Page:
Isaiah spoke of desolation in Jerusalem and the land of Judah “until the Spirit is poured upon us from on high.” [v.15] Isaiah’s message moves from a prophecy about an earthly judgment to a coming spiritual blessing. Jerusalem would be destroyed and become a paradise for donkeys—which was indeed the case. But the time would come when God would pour out His Spirit upon His people and the land would be renewed. What was desolate would become inhabitable. What was fertile would become lush: “The wilderness becomes a fruitful field, and the fruitful field is counted as a forest.” [v.15]
Isaiah spoke of the Holy Spirit as a gift, an anointing from God Himself which He would pour out on the Messianic King who would come and set up the kingdom of God. Now this same Spirit is promised as One bringing renewal to the land in which God’s people live. The harsh and desolate conditions of God’s judgment would be past. Paradise would spring forth. He would create an inviting place for those who trust in God to live and serve Him.
The destruction prophesied would be visible and physical, but we have to understand that the renewal and the springing forth of new life and abundance—though every bit as real—is not physical, not fully visible. The renewal came about with the work of Christ reconciling sinful, godless human beings to God. It came about when the Son of God came into this world, laying aside His majesty to be the Servant, bearing away the sins of the world. It came to life for all believers with the coming-to-life of Jesus, who emerged from the grave to live and reign forever.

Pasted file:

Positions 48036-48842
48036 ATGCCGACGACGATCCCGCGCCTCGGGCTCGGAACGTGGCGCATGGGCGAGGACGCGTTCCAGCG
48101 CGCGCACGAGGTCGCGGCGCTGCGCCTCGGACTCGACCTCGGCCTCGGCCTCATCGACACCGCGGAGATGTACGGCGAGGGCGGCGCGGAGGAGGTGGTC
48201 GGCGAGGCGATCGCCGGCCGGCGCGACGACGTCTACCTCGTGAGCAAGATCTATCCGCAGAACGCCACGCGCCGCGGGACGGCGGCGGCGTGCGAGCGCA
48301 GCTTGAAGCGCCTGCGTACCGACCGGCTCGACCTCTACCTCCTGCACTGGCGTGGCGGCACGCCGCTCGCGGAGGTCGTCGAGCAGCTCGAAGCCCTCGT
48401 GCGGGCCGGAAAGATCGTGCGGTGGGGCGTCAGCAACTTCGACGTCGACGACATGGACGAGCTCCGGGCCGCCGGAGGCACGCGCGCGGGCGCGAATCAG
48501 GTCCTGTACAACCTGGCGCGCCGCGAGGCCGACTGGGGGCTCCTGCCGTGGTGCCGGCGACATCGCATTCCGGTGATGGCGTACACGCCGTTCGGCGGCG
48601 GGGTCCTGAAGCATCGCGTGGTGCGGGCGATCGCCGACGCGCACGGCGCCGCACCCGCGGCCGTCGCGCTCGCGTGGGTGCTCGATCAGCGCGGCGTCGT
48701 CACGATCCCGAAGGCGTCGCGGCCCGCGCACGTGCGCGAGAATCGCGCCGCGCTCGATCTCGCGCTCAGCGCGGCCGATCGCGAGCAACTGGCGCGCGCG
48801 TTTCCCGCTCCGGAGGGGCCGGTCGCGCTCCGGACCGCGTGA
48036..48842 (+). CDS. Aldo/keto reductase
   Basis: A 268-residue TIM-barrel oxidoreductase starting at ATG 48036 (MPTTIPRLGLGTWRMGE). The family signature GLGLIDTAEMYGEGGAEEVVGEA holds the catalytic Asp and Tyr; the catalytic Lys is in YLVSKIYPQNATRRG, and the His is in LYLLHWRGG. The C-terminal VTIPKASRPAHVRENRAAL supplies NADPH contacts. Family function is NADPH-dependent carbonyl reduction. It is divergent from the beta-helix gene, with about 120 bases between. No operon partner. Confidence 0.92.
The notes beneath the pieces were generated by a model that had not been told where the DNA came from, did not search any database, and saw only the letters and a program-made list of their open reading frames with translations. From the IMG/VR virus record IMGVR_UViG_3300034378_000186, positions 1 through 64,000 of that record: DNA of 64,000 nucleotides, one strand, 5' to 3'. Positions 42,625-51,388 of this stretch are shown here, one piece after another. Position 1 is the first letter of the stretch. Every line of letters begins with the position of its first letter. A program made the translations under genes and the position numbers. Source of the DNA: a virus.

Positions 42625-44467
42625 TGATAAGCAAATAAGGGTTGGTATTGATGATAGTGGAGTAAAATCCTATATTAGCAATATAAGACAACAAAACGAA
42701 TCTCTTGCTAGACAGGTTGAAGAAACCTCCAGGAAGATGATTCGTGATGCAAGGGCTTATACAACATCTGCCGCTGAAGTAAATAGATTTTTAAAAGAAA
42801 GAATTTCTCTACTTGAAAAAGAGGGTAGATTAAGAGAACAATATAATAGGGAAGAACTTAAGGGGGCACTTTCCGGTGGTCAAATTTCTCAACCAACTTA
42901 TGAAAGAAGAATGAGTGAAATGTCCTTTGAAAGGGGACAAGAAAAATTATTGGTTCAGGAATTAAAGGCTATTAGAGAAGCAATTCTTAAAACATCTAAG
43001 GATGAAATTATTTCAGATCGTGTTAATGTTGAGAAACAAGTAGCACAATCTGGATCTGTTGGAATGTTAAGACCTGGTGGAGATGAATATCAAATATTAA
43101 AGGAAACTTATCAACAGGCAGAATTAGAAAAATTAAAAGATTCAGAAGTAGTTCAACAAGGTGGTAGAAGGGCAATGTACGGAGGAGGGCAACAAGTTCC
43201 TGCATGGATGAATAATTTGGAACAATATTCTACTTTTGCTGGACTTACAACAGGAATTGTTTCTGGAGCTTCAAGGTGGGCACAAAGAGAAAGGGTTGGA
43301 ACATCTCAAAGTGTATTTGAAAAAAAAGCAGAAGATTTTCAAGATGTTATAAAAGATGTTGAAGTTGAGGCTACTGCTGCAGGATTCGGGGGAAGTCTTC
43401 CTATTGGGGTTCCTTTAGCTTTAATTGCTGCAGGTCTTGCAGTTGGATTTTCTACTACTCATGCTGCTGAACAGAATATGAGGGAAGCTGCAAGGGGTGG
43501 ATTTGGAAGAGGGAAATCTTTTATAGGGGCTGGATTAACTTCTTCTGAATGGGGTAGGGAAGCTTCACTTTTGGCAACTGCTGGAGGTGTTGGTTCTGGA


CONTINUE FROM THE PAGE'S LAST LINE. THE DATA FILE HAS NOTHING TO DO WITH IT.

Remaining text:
When Christ finished His work, His disciples hoped that He would always be around. They were distressed to hear that He had to return to the Father in Heaven. But He explained that it would be to their advantage, because He would then pour out His Spirit—the Holy Spirit—upon them. In the long run that outpouring would be more important for them than His ongoing visible presence for through the Spirit they would experience a full and prosperous spiritual life.